Exciton energy transfer-assisted photoluminescence brightening from freestanding single-walled carbon nanotube bundles.
ABSTRACT Photoluminescence (PL) brightening is clearly observed through the direct morphology transition from isolated to thin bundled vertically- and individually freestanding single-walled carbon nanotubes (SWNTs). On the basis of the precise spectra analysis and equation-based estimation of the PL time trace, the origin of the PL brightening is consistently explained in terms of the exciton energy transfer through the tube bundles. The PL brightening is also revealed to obviously depend on SWNT diameters. Only the small-diameter rich sample can realize the PL brightening, which can be explained by the different concentrations of metallic SWNTs causing a PL quenching. Since it can be possible to fabricate brightly illuminating nanotubes on various kinds of substrates, the bundle engineering with freestanding nanotubes is expected to be a potential candidate for realizing the nanotube-based PL device fabrication.
- [Show abstract] [Hide abstract]
ABSTRACT: Excitation energy transfer has long been an intriguing subject in the fields of photoscience and materials science. Along with the recent progress of photovoltaics, photocatalysis, and photosensors using nanoscale materials, excitation energy transfer between a donor and an acceptor at a short distance (≤1-10 nm) is of growing importance in both fundamental research and technological applications. This Perspective highlights our recent studies on exciton energy transfer between carbon nanotubes with interwall (surface-to-surface) distances of less than ∼1 nm, which are equivalent to or shorter than the size of one-dimensional excitons in carbon nanotubes. We show exciton energy transfer in bundles of single-walled carbon nanotubes with the interwall distances of ∼0.34 and 0.9 nm (center-to-center distances ∼1.3-1.4 and 1.9 nm). For the interwall distance of ∼0.34 nm (center-to-center distance ∼1.3-1.4 nm), the transfer rate per tube from a semiconducting tube to adjacent semiconducting tubes is (1.8-1.9) × 10(12) s(-1), and that to adjacent metallic tubes is 1.1 × 10(12) s(-1). For the interwall distance of ∼0.9 nm (center-to-center distance ∼1.9 nm), the transfer rate per tube from a semiconducting tube to adjacent semiconducting tubes is 2.7 × 10(11) s(-1). These transfer rates are much lower than those predicted by the Förster model calculation based on a point dipole approximation, indicating the failure of the conventional Förster model calculations. In double-walled carbon nanotubes, which are equivalent to ideal nanoscale coaxial cylinders, we show exciton energy transfer from the inner to the outer tubes. The transfer rate between the inner and the outer tubes with an interwall distance of ∼0.38 nm is 6.6 × 10(12) s(-1). Our findings provide an insight into the energy transfer mechanisms of one-dimensional excitons.Physical Chemistry Chemical Physics 11/2011; 14(3):1070-84. · 3.83 Impact Factor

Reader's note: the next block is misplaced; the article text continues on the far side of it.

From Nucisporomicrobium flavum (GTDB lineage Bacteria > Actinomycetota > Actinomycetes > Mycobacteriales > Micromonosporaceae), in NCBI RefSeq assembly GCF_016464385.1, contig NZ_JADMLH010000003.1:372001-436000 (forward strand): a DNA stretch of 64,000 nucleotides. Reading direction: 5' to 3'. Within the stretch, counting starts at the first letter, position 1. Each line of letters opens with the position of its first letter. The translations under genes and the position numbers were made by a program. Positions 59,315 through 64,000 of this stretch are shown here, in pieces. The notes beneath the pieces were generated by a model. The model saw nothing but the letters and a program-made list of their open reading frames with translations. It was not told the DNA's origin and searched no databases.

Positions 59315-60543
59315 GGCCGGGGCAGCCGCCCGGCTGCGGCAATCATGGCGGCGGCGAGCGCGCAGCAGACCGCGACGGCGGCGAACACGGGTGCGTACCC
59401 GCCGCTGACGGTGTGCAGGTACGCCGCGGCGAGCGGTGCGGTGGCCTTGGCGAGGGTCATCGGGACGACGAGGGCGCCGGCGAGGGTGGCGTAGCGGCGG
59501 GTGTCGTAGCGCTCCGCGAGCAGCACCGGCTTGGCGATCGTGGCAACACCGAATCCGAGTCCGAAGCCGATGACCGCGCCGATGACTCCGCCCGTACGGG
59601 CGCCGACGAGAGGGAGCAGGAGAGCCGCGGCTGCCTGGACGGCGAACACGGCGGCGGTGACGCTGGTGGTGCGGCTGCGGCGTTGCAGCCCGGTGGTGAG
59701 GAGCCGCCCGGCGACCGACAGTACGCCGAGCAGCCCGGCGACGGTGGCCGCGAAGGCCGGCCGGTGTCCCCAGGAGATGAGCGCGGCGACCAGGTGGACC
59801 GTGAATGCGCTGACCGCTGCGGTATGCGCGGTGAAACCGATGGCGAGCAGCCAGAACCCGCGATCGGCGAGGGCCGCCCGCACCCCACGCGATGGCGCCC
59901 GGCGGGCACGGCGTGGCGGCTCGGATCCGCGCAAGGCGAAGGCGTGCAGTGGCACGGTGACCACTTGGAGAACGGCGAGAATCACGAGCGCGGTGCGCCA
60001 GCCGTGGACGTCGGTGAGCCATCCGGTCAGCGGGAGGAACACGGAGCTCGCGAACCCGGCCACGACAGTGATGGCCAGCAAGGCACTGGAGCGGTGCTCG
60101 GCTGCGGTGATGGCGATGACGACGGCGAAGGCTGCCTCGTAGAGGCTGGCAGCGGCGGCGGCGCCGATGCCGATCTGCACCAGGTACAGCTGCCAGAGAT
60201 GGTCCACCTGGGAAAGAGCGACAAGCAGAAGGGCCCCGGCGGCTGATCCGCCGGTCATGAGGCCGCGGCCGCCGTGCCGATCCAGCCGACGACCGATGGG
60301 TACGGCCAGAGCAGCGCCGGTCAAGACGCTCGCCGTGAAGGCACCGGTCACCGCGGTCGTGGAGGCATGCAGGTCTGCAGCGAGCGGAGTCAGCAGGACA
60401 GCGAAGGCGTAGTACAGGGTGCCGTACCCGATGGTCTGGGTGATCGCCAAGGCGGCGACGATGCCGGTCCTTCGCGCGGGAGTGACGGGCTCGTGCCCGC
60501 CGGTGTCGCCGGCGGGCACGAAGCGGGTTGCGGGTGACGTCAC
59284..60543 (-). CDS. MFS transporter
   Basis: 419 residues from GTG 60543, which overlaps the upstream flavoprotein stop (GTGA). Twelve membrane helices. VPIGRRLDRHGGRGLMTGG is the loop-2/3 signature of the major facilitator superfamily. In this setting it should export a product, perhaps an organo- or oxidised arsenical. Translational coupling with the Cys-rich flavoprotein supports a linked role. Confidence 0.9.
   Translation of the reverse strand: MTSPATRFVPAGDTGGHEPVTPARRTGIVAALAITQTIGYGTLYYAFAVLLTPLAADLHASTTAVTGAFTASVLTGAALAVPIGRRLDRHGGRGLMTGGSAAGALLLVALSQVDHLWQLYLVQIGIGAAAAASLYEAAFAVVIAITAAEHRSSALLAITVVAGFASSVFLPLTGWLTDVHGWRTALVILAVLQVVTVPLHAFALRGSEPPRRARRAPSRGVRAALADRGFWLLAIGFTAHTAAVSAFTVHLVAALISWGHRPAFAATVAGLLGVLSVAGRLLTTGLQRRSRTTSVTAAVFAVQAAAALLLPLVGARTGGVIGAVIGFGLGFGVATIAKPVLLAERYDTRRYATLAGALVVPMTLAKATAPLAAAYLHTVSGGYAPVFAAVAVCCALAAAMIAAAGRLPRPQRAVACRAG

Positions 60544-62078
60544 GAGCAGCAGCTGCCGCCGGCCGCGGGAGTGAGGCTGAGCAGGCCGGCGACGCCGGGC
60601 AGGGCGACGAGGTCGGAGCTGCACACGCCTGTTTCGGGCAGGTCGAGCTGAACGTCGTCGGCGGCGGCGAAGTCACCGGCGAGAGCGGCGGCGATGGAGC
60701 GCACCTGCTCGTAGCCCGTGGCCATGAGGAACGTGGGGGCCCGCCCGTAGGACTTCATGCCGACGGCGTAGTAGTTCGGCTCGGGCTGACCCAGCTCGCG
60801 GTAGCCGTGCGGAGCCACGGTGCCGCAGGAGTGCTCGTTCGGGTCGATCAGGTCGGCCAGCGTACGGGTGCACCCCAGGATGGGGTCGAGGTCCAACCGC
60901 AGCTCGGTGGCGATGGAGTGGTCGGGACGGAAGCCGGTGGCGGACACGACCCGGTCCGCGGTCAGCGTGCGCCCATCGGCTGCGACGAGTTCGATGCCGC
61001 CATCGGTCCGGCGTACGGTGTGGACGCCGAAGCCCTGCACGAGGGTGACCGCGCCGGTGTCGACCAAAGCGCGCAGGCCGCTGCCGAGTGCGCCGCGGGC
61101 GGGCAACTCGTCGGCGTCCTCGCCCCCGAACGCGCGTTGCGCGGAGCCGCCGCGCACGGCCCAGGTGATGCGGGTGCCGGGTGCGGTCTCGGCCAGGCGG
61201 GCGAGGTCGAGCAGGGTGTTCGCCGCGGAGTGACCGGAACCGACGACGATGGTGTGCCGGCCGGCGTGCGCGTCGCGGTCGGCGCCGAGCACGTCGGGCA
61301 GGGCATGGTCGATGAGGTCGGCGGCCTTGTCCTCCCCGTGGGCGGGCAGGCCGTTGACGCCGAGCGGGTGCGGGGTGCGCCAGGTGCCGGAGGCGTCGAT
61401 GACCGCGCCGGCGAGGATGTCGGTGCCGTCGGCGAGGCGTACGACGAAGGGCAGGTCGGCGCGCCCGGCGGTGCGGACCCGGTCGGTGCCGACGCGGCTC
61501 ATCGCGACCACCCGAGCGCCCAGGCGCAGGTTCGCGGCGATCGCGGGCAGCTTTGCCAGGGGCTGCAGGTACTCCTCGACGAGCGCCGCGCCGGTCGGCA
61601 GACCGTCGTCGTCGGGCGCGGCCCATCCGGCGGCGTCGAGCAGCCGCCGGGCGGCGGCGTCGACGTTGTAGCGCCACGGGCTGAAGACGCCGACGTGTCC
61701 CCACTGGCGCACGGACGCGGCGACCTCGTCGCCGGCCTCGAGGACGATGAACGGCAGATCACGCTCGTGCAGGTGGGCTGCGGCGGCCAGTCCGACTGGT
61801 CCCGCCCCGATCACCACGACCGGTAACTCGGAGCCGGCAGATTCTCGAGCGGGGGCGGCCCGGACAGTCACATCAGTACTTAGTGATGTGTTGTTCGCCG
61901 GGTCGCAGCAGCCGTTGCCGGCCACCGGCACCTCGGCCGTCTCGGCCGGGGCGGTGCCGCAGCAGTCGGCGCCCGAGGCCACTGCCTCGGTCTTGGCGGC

- [Show abstract] [Hide abstract]